One issue that has come to light but received very little publicity is the activity of people such as the Kagans. Kimberly and Frederick Kagan are a married couple who were at Petraeus’s right hand. They were privy to all the private conversations, went to every secret meeting, and wrote Petraeus’s report to the Defence Secretary on what was happening in Afghanistan. Each time, they wanted a more hard-edged approach to military activities and more aggression, and each time, they tried to sabotage the peace initiatives. The Kagans were not employed by the military or by Petraeus—their paymasters were the defence industry and contractors. There was a strong element of that in Iraq and certainly in Afghanistan, and we must look to such things and to the revolving door that means that wars go on. We are at a stage where we are being told to go into perpetual wars. When one is over, we are softened up for the next one, and on and on it goes.
It gets worse. Mr Baron spoke about the error of saying that might is right. That works on the day and we win victories, but we store up huge resentment—just as we are doing now with the use of our vastly superior technology in drones and robot weapons. The price must be paid in the end, and we are paying it with the division between the western, Christian part of the world, and the Muslim side. Those divisions are deep and we did a great deal to cause them through our errors in the past.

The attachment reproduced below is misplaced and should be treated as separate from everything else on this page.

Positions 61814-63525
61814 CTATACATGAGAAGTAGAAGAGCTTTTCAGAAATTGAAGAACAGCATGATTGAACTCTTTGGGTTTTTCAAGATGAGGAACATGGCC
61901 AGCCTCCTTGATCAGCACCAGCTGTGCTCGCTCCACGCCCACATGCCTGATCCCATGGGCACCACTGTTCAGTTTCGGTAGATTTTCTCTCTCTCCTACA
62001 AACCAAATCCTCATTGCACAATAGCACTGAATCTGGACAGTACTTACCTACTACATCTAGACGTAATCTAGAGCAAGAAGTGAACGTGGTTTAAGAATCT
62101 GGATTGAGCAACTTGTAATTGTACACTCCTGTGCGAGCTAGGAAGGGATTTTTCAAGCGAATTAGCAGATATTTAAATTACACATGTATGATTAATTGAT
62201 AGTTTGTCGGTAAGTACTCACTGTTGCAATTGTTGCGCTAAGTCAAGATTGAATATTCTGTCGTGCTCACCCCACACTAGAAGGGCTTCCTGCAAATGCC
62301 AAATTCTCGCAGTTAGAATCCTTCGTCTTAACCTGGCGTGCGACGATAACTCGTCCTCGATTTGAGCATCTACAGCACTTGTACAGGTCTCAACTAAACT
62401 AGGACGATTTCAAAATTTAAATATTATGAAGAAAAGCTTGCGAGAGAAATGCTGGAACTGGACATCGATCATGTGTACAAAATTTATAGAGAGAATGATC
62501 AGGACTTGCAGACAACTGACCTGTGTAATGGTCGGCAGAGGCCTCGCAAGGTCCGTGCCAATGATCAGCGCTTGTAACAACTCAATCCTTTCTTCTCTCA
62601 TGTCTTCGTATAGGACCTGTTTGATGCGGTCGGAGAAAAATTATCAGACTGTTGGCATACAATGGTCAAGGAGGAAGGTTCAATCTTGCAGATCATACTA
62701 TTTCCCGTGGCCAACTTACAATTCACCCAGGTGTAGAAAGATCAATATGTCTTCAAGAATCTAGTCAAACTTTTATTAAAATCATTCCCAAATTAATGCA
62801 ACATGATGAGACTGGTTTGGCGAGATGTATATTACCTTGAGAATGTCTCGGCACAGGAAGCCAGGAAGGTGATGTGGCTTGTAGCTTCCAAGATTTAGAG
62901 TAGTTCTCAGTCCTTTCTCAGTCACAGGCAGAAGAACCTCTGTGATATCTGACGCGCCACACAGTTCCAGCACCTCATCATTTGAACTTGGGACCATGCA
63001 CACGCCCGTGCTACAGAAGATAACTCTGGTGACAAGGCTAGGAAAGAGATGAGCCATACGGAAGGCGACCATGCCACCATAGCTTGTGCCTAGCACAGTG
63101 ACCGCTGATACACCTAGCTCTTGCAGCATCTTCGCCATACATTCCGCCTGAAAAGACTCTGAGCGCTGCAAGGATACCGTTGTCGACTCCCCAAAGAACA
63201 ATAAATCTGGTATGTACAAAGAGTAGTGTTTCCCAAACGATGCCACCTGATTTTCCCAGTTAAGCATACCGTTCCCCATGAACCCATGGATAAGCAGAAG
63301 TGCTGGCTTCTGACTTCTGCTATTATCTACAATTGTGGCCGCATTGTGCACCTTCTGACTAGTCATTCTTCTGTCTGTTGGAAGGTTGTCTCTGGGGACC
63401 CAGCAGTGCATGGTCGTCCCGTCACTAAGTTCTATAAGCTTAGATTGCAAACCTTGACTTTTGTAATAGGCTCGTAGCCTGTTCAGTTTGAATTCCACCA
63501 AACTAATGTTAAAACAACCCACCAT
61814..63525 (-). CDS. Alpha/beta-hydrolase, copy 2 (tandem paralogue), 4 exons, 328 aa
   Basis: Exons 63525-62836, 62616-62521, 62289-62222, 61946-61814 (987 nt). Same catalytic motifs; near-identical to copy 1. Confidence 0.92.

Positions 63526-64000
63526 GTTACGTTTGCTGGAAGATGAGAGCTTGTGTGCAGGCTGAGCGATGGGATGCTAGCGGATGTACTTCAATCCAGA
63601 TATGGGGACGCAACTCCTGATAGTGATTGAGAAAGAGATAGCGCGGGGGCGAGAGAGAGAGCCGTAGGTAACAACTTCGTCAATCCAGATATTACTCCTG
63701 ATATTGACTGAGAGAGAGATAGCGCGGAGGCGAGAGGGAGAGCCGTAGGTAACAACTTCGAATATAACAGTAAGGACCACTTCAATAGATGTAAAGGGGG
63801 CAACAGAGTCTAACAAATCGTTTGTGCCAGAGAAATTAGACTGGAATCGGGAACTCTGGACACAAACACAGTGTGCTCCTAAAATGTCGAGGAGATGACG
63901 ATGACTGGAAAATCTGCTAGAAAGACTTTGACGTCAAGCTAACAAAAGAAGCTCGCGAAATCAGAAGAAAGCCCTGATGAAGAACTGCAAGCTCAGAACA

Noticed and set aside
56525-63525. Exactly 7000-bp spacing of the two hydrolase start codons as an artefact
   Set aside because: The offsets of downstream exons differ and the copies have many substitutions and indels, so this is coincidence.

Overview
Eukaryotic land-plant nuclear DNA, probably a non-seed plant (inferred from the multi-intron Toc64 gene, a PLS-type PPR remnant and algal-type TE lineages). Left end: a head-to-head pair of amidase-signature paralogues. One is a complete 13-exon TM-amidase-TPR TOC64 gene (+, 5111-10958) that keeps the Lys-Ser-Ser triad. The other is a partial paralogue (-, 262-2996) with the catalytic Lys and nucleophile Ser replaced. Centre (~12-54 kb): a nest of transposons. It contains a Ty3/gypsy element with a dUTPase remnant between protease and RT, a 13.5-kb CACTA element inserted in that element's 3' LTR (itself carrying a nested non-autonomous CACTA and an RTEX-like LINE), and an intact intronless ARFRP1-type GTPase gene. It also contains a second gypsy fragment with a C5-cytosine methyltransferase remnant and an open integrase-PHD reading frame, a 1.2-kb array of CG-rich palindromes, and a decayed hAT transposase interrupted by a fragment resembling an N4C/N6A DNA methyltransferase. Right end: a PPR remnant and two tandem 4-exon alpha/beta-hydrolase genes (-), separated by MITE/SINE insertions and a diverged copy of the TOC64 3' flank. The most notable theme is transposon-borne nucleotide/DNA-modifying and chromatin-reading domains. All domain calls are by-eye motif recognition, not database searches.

I will conclude with a poem that was read the other day about the start of the first world war, because it is something we could apply to the former Prime Minister. It is a poem by Kipling, who spent his life celebrating and glorifying war. He managed to get his son, who was almost blind, into the war by pulling a few strings, but he was then tormented because his son died in the war as a result of his efforts. That changed his view, and if any poem will apply to Tony Blair when he becomes—this is the title of the poem—“A dead statesman”, it is this: